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September 2006 - The Logging and Sawmilling Journal

CONTRACTOR PROFILE 2

Preaching preventative maintenance

Former schoolteacher Susan Duquette, who took over from her father at Ranger Logging in Northern Ontario almost 20 years ago, preaches preventative maintenance to her contractors, and it’s a lesson that has paid off.

By Marg Turner

Once a teacher, always a teacher, or so the saying goes. That may explain why Susan Duquette is committed to keeping her logging contractors educated. Duquette left the classrooms of Sault Ste Marie, Ontario and traded her chalk for computer spreadsheets about 18 years ago.

As owner of Ranger Logging, Duquette attends a yearly operations meeting with other North Shore Forest Inc licensees, and now she brings along her contractors. “The industry is more complicated now and complex things can lower morale. I try to keep them educated as to why we make the decisions we do,” she says. “Seeing the big picture helps them watch their own bottom line.”

Duquette inherited the Crown licence from her father, Vic Hamilton. When he decided to retire, Hamilton had to follow due process; he could offer his Crown licence to someone within the family, then to the existing licensees with North Shore Forest and only then to the open market.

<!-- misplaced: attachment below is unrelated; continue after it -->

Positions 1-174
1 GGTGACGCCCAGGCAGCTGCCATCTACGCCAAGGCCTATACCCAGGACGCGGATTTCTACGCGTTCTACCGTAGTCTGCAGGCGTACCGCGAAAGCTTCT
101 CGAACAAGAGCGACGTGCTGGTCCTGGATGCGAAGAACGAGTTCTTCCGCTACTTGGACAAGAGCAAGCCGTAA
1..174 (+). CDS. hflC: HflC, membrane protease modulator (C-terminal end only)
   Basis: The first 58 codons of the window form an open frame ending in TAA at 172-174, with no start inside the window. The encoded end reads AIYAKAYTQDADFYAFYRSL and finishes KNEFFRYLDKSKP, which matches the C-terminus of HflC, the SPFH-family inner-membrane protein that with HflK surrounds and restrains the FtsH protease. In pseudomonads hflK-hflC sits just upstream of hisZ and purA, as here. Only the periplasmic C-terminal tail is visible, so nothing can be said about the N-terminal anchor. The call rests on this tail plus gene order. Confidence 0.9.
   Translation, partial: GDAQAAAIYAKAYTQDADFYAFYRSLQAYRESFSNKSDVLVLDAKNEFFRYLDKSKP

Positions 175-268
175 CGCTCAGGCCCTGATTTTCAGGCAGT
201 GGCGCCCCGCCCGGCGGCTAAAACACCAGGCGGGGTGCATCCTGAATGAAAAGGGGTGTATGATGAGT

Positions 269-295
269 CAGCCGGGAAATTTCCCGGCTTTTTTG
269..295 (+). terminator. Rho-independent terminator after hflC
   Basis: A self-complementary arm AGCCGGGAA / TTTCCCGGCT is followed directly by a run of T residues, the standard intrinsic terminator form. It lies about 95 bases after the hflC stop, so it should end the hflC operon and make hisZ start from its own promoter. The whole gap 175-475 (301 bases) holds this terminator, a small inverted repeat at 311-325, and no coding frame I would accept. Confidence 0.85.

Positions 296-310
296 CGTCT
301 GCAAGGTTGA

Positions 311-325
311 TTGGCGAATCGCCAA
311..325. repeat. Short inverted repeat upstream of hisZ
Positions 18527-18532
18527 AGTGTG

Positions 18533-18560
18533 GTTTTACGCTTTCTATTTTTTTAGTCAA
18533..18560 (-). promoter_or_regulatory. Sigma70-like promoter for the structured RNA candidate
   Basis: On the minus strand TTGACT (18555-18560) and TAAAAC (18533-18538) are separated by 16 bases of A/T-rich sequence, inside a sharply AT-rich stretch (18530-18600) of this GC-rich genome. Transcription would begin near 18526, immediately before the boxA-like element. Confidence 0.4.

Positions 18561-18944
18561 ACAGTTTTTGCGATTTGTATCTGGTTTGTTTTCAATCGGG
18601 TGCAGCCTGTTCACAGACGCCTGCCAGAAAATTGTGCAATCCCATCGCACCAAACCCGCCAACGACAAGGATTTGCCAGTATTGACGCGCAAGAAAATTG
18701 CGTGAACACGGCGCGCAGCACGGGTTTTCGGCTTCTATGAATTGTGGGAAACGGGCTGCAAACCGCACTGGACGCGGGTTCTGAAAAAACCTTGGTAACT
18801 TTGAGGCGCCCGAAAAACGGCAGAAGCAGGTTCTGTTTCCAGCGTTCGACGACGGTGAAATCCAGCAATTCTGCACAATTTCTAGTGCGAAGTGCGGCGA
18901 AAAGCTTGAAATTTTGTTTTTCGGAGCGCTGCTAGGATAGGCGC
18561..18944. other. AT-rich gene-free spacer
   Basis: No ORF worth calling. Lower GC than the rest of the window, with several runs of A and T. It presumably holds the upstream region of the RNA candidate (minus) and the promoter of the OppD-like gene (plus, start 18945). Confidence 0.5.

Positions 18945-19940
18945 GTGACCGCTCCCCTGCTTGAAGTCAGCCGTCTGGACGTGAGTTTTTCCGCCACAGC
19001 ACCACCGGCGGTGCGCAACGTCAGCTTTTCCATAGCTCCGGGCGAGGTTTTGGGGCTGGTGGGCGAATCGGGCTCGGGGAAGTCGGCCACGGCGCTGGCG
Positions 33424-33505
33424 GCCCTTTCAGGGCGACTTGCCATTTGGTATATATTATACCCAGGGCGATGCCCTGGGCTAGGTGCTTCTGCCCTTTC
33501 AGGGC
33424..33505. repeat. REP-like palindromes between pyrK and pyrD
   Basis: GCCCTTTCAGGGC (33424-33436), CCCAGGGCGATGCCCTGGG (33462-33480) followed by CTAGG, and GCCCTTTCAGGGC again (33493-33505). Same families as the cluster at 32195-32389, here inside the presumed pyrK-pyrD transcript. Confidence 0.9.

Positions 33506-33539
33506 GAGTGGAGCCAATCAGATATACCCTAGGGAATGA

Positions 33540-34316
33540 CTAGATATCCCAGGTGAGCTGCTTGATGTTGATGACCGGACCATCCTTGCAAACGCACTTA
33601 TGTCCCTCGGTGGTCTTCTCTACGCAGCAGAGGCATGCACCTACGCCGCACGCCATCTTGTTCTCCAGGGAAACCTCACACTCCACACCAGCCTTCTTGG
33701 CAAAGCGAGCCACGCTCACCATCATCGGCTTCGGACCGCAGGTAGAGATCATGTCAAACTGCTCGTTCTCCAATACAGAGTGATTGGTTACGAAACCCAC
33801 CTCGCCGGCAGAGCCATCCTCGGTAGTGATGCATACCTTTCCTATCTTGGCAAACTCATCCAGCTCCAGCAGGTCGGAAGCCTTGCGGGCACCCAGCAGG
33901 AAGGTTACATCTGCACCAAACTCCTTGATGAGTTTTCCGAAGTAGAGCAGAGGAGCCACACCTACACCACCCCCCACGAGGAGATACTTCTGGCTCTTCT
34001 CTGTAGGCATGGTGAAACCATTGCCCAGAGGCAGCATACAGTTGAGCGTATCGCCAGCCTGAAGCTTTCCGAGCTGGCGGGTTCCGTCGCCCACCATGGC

Hamilton started Ranger Logging in 1963 when he acquired a Crown licence for Nouvel Township near Thessalon, east of Sault Ste Marie. He later purchased two more licences, increasing Ranger’s harvest share and opening up more options for timber. Ranger Logging originally cut only hardwood, but has had to diversify.

Hamilton had three children. Two died at a young age. The third, Susan Duquette, did not want to see her father’s years of hard work and dedication to logging in Northern Ontario come to an end. So she left teaching, and after raising her family, decided to take over the family business.

Susan Duquette and long-time friend and mentor Lorne Nicholson discuss cut plans for Ranger Logging.

Along with Ranger’s licences, Duquette inherited some logging contractors. Presently she contracts Gordon Berry Logging Ltd and Ralph L Logging Ltd on a full-time basis, and Keith Brock Logging Ltd part-time. These contractors are responsible for their own men, equipment, and hauling and according to Duquette they are very competent operators who efficiently harvest a lot of wood.

Berry has worked for Ranger Logging for more than 20 years. He started when he was 14 years old, working for his father, Roy Berry, who worked for Duquette’s father. Berry employs one man, and an independent trucker, Larry McMillan, that hauls for him. He has a fleet of John Deere equipment—two skidders and a backhoe.